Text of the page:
Talent Management • 3 min reading

What to do when a candidate receives counteroffers?

After investing a lot of time, money, and effort into recruiting talent, you think you’ve finally found the gem you’ve been looking for. After receiving your offer, the candidate gets back to you, stating that their current employer has made them a more interesting counteroffer, thus declining the invitation to join your team.

Does this scenario sound familiar? Several participants in our Live Discussions have shared their experiences on this subject. So, do you know how to react when a candidate receives a counteroffer? Are you well prepared for it?

Why worry about counteroffers?

This phrase has been on everyone’s lips lately: the labour shortage. That’s already one good argument for worrying about the counteroffer phenomenon, which is likely to become more and more frequent in the context of a candidate-focused job market. Indeed, while 44.8% of hiring managers believe this is not a long-term solution, this outbidding tendency is on the rise.

To illustrate the situation, here’s some recent data. It’s estimated that these days, around 54% of employees are offered a new job when they aren’t even looking for one. A quarter of these employees then look to receive a counteroffer from their current employer. Furthermore, it’s estimated that 55% of counteroffers are accepted.

How can you make sure to put all the chances on your side?

If you don’t want to go through a bidding war, you obviously need to adopt a strategy to limit the damage. While every situation is different, the following few tips can be applied to most of them.

Don’t underestimate the importance of the interview. During the interview, it’s important to question and listen to the candidate in order to understand the reasons that led them to coming to you and to considering changing jobs. Here’s an example of questions that could guide the interview:

  • What are the elements that could be improved in their current job?
  • What are their career goals?
  • What are the working conditions they’re looking for?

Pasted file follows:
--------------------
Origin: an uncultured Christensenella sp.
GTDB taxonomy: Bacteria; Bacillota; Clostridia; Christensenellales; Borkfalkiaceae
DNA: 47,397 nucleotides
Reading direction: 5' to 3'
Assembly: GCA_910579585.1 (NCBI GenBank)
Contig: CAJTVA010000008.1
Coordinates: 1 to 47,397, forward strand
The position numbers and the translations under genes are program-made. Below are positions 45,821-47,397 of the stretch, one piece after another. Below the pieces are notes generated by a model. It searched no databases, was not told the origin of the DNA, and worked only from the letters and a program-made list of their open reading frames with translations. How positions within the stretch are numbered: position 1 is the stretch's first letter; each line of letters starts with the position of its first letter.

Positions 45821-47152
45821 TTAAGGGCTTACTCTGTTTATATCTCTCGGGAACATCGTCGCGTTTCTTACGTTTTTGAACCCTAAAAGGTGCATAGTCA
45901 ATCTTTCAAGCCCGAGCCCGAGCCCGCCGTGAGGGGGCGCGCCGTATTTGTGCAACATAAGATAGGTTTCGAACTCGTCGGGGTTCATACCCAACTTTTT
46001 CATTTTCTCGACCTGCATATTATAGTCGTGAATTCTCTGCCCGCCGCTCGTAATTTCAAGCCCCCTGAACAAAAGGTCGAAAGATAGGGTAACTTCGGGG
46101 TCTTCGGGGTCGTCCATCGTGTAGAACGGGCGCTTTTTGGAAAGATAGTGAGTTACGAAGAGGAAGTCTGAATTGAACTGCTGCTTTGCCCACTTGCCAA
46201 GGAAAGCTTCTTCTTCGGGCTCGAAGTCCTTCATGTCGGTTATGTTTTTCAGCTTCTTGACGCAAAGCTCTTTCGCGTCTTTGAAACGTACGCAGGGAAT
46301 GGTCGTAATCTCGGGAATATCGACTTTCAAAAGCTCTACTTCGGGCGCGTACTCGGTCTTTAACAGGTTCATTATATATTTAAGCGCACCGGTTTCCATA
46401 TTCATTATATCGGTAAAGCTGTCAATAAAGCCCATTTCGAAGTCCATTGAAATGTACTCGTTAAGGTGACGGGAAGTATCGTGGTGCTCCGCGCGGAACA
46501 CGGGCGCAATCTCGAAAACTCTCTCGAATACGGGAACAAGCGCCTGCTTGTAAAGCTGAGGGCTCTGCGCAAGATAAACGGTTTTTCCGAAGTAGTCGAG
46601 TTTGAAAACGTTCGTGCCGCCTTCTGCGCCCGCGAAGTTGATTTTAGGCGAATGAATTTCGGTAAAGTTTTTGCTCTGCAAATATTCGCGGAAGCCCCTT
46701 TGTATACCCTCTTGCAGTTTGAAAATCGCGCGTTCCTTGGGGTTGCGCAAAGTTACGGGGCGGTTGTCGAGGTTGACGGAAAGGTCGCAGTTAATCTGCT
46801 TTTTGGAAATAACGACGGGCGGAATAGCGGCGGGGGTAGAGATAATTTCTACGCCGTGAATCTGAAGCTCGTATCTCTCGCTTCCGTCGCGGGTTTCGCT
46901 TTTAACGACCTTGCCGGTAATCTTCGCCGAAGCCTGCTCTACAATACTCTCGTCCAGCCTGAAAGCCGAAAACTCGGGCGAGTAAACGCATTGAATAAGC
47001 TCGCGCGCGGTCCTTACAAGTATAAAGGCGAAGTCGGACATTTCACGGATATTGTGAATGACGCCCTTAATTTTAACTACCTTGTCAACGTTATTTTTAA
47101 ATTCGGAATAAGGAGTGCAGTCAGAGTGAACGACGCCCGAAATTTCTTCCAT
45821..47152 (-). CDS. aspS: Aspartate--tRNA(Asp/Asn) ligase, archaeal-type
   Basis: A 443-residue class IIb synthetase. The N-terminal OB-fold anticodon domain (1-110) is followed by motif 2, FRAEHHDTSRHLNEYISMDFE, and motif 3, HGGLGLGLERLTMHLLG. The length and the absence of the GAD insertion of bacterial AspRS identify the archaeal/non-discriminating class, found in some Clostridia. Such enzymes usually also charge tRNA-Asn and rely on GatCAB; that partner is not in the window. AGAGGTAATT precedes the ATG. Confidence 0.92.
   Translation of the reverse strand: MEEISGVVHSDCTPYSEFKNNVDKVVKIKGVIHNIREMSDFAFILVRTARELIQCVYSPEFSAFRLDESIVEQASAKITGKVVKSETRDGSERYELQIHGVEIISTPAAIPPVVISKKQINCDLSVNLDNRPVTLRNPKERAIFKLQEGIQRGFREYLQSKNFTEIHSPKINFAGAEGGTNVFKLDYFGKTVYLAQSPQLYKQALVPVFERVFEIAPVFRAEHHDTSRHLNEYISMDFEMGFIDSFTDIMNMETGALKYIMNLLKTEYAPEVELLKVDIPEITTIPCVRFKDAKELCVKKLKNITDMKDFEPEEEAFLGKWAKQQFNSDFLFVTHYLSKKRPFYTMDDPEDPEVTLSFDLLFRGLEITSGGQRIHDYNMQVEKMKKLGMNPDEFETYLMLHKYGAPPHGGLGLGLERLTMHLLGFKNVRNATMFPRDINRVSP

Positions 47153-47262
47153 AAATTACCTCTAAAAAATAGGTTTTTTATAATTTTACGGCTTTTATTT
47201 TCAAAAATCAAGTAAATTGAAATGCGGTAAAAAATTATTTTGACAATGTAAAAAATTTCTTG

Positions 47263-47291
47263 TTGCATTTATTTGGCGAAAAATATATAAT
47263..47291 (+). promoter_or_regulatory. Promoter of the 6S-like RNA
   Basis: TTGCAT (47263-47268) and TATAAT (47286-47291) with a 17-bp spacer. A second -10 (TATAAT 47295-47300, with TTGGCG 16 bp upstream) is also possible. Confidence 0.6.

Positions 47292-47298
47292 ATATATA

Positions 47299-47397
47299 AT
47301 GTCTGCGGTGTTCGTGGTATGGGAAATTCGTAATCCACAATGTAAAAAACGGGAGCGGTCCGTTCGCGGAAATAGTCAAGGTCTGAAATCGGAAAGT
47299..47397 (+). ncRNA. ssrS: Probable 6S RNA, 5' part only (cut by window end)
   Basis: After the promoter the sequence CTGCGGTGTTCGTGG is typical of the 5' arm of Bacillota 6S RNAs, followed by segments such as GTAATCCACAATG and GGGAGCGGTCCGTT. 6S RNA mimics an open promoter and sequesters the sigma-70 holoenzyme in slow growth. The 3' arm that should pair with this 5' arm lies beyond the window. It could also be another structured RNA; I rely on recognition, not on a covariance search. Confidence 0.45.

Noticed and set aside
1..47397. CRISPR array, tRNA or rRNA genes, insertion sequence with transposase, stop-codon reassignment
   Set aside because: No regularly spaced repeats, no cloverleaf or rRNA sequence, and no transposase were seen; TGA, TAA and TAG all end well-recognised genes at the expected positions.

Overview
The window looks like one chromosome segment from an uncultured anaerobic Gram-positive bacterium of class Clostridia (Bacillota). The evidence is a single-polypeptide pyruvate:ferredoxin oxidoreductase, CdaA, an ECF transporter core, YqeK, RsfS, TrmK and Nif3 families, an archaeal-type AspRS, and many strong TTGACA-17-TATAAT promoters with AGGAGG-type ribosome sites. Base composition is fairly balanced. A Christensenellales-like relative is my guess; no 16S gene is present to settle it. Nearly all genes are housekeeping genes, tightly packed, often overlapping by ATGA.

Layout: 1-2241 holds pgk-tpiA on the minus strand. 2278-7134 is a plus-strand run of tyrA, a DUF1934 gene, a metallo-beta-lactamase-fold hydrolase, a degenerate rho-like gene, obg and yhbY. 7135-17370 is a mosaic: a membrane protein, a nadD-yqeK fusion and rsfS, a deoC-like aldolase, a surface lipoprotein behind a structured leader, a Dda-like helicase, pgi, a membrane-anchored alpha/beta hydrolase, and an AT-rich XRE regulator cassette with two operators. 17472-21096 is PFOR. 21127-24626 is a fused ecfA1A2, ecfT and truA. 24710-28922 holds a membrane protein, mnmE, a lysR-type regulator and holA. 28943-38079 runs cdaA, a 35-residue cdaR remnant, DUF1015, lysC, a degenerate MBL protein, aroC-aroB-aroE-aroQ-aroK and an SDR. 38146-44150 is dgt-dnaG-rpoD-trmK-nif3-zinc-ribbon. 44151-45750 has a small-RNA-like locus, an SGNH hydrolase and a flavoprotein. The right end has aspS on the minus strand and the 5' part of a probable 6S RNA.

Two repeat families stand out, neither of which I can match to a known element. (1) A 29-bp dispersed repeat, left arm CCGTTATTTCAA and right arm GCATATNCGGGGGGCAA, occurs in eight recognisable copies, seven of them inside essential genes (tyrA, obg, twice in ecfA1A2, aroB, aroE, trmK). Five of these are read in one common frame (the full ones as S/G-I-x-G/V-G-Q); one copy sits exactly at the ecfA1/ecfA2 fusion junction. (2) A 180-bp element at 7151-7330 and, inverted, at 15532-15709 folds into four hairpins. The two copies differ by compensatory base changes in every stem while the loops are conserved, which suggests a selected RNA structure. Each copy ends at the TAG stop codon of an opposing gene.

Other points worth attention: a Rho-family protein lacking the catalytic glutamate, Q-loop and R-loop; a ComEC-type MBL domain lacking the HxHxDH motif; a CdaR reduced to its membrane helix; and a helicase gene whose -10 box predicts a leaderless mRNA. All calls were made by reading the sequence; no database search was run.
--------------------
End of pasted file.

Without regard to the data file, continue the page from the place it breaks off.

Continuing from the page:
• What are their passions?
  • What are the aspects that attract them most to a business, to a job?
  • How will their current manager receive their resignation?

In short, take an interest in them. Take notes and see if you can use this information to present them with a personalized offer centered on their expectations. You can even ask them directly if they would accept a counteroffer from their current employer.

Present your best offer from the outset

To avoid aimless negotiations, present your best offer from the get-go ,and do so in a transparent manner. The offer should be clear and concise, and it should highlight the benefits the candidate would enjoy if they accepted it.

Take advantage of this moment to:

  • Showcase your strengths;
  • Highlight your corporate culture;
  • Mention the flexibility offered by the company, and anything else that could make you stand out;
  • Emphasize the importance of the position;
  • Emphasize the new role and the new team if the candidate is looking for new challenges;
  • Remind the candidate of their initial reasons for meeting you.

Indeed, the issues of interest often go beyond the salary. The candidate will be more inclined to accept your offer if the job in question promises to give them purpose, motivation and recognition.

Follow up with the candidate

Regular follow-up makes the candidate feel valued. However, it should be noted here that the talent acquisition process should be quick and straightforward for an optimal candidate experience.

Before their start date:

  • Offer them a meeting with their colleagues and an office visit;
  • Invite them to a less formal activity so that they can interact with future members of their team in a friendly context;
  • Offer your support for the job transition period.

In short, show your enthusiasm for the candidate joining your team.

What to do if you’re losing candidates to counteroffers?

If, despite all your efforts, candidates still seem to be getting away due to counteroffers, it may be time to question your employer brand.

As mentioned in that piece, you can also look to your current employees to act as ambassadors. Indeed, it has been shown that employees have three times more impact than managers when it comes to talking about the working conditions of a company.

If recruitment still represents a challenge for you after trying all these strategies, it may be worth it for you to turn to experienced talent hunters. Indeed, the latter are generally skilled at building relationships with candidates and at carrying out regular follow-up. They also ensure the commitment of the desired employee to the process and the compatibility between the candidate and your organization.

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